In the scope of this second embodiment, the glove advantageously comprises at least two spring members disposed parallel or substantially parallel to each other, arranged so as to be active on the five glove fingers. In particular, the corresponding glove can comprise three spring members one of which is located in the extension from the glove finger corresponding to the thumb of the user.
According to another particularly interesting characteristic, at least one of the resilient members is in the form of a flat spring, of pin type, consisting of a juxtaposition of arms running in the same plane or substantially in the same plane, connected by pairs by an elastic joint.
According to a first embodiment, at least one of the springs consists of a juxtaposition of two arms connected by an elastic joint, forming together a U-shaped or V-shaped structure. According to a second embodiment, at least one of the springs consists of a juxtaposition of at least three arms connected by pairs by an elastic joint, forming a juxtaposition of U-shaped or V-shaped structures disposed head to tail relative to each other.
The joint that connects two juxtaposed arms of the spring advantageously consists of a loop of material having one or more turns, the articulation axis of which runs perpendicular or substantially perpendicular relative to the plane of the two juxtaposed arms connected thereby. In case of several turns, the latter can be superimposed and/or juxtaposed.
According to another feature, the two free ends of the spring are provided with a loop.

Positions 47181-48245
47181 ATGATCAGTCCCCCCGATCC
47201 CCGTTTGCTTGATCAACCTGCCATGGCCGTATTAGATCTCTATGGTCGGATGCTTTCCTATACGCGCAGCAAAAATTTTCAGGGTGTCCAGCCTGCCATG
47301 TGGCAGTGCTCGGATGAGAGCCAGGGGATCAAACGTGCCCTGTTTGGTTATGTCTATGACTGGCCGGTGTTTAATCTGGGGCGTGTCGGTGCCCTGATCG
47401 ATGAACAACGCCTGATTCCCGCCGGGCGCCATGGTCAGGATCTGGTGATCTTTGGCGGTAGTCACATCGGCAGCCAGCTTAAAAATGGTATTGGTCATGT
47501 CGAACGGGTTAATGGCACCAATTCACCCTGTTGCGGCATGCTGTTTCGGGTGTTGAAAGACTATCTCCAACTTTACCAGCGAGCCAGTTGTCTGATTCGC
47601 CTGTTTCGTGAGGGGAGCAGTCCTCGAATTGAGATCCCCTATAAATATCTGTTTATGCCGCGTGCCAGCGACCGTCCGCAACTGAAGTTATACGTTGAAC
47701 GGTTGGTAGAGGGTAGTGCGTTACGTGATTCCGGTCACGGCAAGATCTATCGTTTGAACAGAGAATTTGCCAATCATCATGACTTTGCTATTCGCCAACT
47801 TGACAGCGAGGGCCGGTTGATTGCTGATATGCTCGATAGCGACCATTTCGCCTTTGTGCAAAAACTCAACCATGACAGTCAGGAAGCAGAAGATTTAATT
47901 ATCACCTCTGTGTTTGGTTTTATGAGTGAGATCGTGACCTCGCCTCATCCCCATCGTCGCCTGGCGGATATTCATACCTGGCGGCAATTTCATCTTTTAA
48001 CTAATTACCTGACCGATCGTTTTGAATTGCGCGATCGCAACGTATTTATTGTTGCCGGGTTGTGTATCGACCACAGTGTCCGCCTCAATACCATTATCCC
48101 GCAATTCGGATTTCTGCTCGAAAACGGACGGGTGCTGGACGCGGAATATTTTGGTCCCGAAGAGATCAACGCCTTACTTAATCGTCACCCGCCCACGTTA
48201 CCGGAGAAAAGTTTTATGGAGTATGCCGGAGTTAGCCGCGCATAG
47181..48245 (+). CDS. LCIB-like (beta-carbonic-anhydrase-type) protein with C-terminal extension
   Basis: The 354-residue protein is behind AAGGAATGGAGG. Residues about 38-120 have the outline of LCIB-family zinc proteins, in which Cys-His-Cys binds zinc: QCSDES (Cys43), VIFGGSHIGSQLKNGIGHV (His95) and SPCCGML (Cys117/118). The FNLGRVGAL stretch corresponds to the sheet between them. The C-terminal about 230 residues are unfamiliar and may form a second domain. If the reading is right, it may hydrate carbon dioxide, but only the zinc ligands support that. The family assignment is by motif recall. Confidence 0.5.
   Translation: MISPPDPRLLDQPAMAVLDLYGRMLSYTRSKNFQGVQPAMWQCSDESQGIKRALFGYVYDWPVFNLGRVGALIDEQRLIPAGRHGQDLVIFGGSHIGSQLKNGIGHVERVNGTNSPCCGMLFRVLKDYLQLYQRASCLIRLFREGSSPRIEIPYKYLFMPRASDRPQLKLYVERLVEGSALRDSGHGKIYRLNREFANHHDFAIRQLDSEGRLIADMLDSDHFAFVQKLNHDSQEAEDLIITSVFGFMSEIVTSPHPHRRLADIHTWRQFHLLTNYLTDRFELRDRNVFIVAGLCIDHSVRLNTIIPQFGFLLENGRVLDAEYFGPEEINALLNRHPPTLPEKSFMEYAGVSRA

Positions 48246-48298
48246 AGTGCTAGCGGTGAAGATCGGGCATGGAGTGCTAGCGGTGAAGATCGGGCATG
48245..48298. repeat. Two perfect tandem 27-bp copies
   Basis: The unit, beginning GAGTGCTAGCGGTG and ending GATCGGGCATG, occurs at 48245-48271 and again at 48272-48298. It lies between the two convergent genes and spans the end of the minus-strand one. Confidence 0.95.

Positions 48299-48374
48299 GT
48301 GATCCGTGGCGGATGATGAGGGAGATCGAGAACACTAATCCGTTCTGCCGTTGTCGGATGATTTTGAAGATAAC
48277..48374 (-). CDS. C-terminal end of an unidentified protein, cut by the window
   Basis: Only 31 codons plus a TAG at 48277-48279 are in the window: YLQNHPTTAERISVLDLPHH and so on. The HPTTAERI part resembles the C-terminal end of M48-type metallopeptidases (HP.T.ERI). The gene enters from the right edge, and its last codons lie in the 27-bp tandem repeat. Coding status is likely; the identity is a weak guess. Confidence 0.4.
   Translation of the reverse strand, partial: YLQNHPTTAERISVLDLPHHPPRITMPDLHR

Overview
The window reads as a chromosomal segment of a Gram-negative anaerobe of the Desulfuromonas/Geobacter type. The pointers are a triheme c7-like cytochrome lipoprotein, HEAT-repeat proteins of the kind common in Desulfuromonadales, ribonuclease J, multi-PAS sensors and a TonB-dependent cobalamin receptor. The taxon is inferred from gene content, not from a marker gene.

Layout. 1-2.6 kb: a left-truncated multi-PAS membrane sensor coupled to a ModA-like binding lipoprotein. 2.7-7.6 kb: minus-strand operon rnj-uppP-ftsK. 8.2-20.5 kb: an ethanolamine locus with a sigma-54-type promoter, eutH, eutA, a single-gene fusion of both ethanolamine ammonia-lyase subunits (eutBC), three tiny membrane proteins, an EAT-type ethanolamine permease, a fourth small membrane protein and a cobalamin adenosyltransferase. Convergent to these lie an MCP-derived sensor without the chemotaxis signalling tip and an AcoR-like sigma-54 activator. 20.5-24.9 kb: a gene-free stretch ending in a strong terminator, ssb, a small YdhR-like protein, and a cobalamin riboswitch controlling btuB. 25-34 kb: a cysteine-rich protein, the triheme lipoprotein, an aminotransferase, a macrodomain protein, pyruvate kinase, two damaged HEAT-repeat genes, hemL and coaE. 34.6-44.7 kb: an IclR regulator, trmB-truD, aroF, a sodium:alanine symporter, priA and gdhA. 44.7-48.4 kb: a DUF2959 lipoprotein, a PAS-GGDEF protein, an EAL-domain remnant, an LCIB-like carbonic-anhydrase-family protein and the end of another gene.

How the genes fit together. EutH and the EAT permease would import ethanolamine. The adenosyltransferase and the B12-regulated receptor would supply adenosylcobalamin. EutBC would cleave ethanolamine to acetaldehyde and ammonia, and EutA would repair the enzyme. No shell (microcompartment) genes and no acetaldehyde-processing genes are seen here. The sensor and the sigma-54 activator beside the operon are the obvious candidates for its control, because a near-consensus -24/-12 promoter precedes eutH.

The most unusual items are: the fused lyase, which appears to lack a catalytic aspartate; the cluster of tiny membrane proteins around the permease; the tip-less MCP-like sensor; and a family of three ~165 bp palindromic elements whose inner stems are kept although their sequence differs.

According to still another characteristic, the resilient member or members connect at least two spaced-apart metal rings of the chain mail fabric. The connexion between the resilient member or members and the chain mail is then made by means of metal rings, in particular through the abovementioned loops shaped on said resilient member or members.
In a particular embodiment, the resilient member or members are accommodated in a pocket or a sleeve provided in the chain mail fabric.
The invention will be further illustrated, without being in any way limited, by the following description associated with the attached drawings, in which:
FIG. 1 is a schematic view of the “hand” portion of a chain mail glove of the prior art, in which it can be noticed an excess of material at the end of the fingers when the latter are in an extended position;
FIG. 2 shows a chain mail glove according to the invention, fitted out with a particular form of flat spring-type resilient member, the glove being herein represented with the fingers in an extended position;
FIG. 3 shows the glove of FIG. 2, with the fingers in a flexed position;
FIG. 4 shows the spring member used on the glove of FIGS. 2 and 3, herein illustrated positioned on a chain mail panel and in a stable (rest) state providing a tightening of the material mails;
FIG. 5 shows the spring member of FIG. 4, herein illustrated in the tensed state, following a stretching of the chain mail panel;
FIG. 6 illustrates a first possible embodiment variant of the spring member, at the rest state;